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Mark Scheel
Mark Scheel grew up in east-Kansas farm country. He attended both Kansas State University and The University of Kansas, majoring in psychology and English. Prior to writing full time he served overseas with the American Red Cross in Vietnam, Thailand, West Germany and England, taught at Emporia State University and was an information specialist with the Johnson County Library in Shawnee Mission, Kansas. His stories, articles and poems have appeared in numerous magazines including The Little Balkans Review, Kansas Quarterly, The Cincinnati Poetry Review, The Kansas City Star, Heritage of Kansas, Samisdat, and Poet as well as many sites online such as Common Ground News. His literary activities have also involved membership in The Kansas Authors Club, a seat on the board of directors for Potpourri Publications Company and an editorial position with Kansas City Voices magazine. He co-authored the book Of Youth and the River: the Mississippi Adventure of Raymond Kurtz, Sr., and his collection of stories and poems, A Backward View, was awarded the 1998 J. Donald Coffin Memorial Book Award. His most recent book is titled The Pebble: Life, Love, Politics and Geezer Wisdom.

14 comments to The Politics of Personal Destruction on Steroids

  • Mark, Bill Clinton isn’t running for President — Hillary is. Can you honestly say that if your wife were running for a public office you previously held, and your wife’s opponent interjected YOUR past indiscretions (?)into the fray, you wouldn’t consider it out of line?

  • I could not disagree more with this idea of voting for the lesser of two evils I have used it myself. I finally figured out why it is wrong. It is wrong because we are imposing our often mistaken values of ‘evil’ on an elective process that has been selected democratically by all who cared to participate. They are not evils, the are simply conflicting ideologies. It is best not to have an ideology at all, but to remain open to changing circumstances, common sense, and scientific intelligence. There are, for example, things Nixon and Eisenhower did that were forward thinking and brought us progress. The same can be said with Kennedy and Johnson. Each president, in turn, has always left a legacy. Very few were bad. They did the best they could under the circumstance. The circumstances overwhelmed and confused some of them. Bill Clinton’s sexual morals were not any of our business then and are most certainly none of our business now. Trump is different because be admits on camera to being a sexual predator and enjoying it, even with underage girls. That is illegal and beyond the pale for most of us. Each president faces ever-changing circumstances and economic woes, as economies are always fluid and current. Being careful about what you allow yourself to think and remaining positive in the face of adversity is just good common sense, as the mental conceptions of fear and terror help to bring these things about. The idea materialized the reality. It does not matter what historical period in which we might have lived, we always had political opposition. That is the drive between different solutions and ideas that pushes the world forward as problems are creates and solved, for good and for bad.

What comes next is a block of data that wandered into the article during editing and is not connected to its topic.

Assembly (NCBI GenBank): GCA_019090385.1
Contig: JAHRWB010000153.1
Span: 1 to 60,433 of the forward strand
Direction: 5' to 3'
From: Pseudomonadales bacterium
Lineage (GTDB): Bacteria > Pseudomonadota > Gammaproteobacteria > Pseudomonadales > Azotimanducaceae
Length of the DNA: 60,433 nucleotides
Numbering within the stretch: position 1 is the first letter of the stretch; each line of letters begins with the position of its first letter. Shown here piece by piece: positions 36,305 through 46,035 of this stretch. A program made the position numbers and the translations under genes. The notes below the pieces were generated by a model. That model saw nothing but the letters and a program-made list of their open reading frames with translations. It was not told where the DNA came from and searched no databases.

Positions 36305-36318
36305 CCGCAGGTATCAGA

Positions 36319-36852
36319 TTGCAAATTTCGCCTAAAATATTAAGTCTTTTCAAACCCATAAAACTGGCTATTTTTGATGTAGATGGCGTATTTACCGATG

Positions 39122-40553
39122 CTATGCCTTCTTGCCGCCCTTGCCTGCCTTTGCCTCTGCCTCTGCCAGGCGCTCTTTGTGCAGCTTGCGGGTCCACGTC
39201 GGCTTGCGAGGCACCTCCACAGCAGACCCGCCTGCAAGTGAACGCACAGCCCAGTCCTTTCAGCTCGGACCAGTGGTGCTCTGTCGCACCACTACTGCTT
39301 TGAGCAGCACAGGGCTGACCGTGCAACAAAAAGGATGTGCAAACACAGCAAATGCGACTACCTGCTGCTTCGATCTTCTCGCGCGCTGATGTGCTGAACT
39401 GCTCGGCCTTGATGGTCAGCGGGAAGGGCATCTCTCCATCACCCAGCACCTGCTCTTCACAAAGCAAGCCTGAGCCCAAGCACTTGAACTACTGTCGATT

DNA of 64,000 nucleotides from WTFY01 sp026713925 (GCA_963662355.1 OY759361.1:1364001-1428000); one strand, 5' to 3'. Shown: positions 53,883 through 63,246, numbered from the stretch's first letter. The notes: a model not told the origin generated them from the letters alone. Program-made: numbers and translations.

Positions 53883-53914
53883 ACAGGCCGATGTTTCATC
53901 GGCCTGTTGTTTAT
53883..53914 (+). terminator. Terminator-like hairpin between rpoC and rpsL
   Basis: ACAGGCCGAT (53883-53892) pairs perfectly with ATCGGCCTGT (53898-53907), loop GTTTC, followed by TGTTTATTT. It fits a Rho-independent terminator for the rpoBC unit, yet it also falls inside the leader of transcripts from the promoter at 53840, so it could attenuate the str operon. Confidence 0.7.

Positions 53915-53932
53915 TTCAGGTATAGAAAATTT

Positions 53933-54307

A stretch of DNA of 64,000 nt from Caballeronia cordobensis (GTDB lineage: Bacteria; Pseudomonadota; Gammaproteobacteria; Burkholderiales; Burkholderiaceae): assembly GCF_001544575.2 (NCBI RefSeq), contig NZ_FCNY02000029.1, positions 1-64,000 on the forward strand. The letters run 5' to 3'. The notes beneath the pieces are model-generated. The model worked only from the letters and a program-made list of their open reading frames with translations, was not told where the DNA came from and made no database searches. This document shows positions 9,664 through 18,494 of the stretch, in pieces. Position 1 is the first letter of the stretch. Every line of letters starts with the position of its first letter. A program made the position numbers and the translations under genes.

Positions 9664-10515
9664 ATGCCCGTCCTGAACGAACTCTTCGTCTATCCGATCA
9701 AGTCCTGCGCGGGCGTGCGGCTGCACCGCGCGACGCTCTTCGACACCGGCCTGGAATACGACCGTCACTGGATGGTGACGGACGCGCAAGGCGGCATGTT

• mistermuse,

    Hello. Hello. Thanks for commenting. Okay, here’s what you’re missing. My mentioning sexual indiscretions isn’t about Bill’s dalliances per se, but rather about hypocrisy. People who live in glass houses, they used to say, shouldn’t throw stones. But the Clintons and Democrats always do and the media and the establishment turn a blind eye. And you must remember, Hillary was an enabler of Bill’s escapades, threatening and silencing the women he abused. She threatened a rape victim, for example, and earlier she once defended a rapist in court and laughed how she got him off. She slandered the victims. So she’s quite guilty of being an accessory. She has no moral fiber left in her being and never should be holding office. Like they say, if you always do what you’ve always done, you’ll always get what you always got. And that certainly applies to voting for corrupt crooks. Does that clear it up?

    Now to hop over to your site and see if there’s anything I can comment on there. 🙂

    Thanks as always.


  • Hillary was “threatening the women he abused” — that makes her “an enabler”? I fail to see the logic in that. We obviously see these things with different eyes, and (as I’ve noted before) nothing either of us can say will change the other’s opinion, so further exchanges in this regard seem pointless….thus I trust you’ll understand if I do not comment on your political views again, though I’ll be happy to do so on other subjects.

    Take care.

  • Ken,